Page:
OAKLAND, Calif. – The Chicago Cubs got the ball rolling Tuesday with a flurry of trades aimed at the future, and surely they’ll be dealing away more veteran pieces as the July 31 trade deadline approaches.
Before Tuesday’s series opener against the Oakland Athletics, manager Dale Sveum tried focusing on the potential upside of the players Chicago received in multiple deals that essentially kicked off Major League Baseball’s trading season.
In their biggest move of the day, the Cubs shipped right-handed starter Scott Feldman and catcher Steve Clevenger to the Baltimore Orioles in exchange for right-hander Jake Arrieta, reliever Pedro Strop and $388,100 in international bonus pool money.
They also sent reliever Carlos Marmol and a sizable chunk of international bonus money to the Los Angeles Dodgers for reliever Matt Guerrier and dealt minor league second baseman Ronald Torreyes to the Houston Astros in exchange for $784,700 in bonus money.
Sveum was asked if it was demoralizing to see his team officially go into “sell mode.”
“I wouldn’t say it’s tough, because you know it’s got a chance of happening,” Sveum said. “To get an arm like Arrieta, that kind of athleticism and body the ability to get a ball to 97 miles per hour but have a 91 mile per hour slider, it’s [the kind of guy you’re] trying to get in the organization.”
Arrieta will report to Triple-A Iowa, but Strop and Guerrier will both join the big league bullpen Wednesday.
Lefty Chris Rusin was recalled from Iowa to start in Feldman’s place Tuesday, but the Cubs need to find a permanent replacement for Feldman. Sveum indicated that Carlos Villanueva will be stretched out to join the rotation. The right-hander has made eight starts this season but has primarily pitched in relief, posting a 2-4 record and 3.59 ERA.
Sveum doesn’t expect Villanueva to be ready for a start until sometime around the All-Star break.
Strop, 28, was a key piece to Baltimore’s standout bullpen last season, but he’s struggling to find the strike zone this season, posting a 7.25 ERA and issuing 15 walks in 22⅓ innings.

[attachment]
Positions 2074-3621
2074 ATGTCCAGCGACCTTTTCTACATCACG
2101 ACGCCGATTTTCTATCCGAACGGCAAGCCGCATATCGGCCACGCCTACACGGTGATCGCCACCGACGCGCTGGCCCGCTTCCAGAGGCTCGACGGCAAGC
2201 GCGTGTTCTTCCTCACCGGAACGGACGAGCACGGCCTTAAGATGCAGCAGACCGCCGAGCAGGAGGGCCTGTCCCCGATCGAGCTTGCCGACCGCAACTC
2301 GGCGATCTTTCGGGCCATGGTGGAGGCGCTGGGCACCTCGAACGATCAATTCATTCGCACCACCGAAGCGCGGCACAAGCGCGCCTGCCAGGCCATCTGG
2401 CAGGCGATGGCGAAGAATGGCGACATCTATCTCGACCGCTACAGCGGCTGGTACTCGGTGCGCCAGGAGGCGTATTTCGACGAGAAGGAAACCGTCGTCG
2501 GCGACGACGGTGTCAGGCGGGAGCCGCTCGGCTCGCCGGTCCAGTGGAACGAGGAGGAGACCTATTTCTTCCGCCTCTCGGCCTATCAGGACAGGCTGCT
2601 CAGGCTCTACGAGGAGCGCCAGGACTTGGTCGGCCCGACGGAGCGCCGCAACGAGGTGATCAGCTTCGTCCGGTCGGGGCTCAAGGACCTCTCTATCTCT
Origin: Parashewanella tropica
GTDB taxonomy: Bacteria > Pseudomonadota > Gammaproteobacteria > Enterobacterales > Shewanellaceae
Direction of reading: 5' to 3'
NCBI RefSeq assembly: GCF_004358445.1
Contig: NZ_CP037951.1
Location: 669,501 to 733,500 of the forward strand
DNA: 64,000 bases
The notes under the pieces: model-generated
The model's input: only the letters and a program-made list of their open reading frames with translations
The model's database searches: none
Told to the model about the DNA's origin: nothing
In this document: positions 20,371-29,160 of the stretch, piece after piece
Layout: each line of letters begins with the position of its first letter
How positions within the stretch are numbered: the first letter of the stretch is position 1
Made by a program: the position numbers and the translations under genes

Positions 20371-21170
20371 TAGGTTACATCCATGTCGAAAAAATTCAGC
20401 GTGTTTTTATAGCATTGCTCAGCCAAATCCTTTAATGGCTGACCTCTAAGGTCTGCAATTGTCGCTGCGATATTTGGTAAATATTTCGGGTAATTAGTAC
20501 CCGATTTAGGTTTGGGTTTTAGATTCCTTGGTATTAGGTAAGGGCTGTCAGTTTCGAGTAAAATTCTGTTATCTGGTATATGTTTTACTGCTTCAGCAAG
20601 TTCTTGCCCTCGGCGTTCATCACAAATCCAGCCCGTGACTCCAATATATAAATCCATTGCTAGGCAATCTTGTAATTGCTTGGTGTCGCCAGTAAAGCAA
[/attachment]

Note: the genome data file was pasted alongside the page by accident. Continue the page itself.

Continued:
Arrieta, 27, was once a highly regarded prospect, but he’s failed to fulfill expectations. He was 1-2 with a 7.23 ERA in five starts this season before being sent to the minors.
Multiple analysts across the country slapped the “change of scenery” label on Arrieta and Strop, hinting that switching organizations might be the key to unlocking their potential.
“We all know it happens,” Sveum said. “You can go to another organization and start [flourishing], whether it’s in a different role or the same role but you just get out of a place. It’s a fact. It happens, and, hopefully, it happens with these guys because they have power arms.”
With the new spending limits Major League Baseball has placed on clubs when it comes to paying international free agents, acquiring bonus money from other teams as part of a trade is a new strategy the Cubs pursued aggressively Tuesday.
They reportedly acquired $963,000 in bonus money and went right to work on the first day international free agents could be signed. Their highest-profile signing was 16-year-old Venezuelan shortstop Gleyber Torres, who received $1.7 million. Baseball America ranked Torres as the No. 2 international prospect available.
The Cubs also signed Dominican right-hander Jefferson Mejia for $850,000 and 16-year-old Colombian right-hander Erling Moreno for $800,000.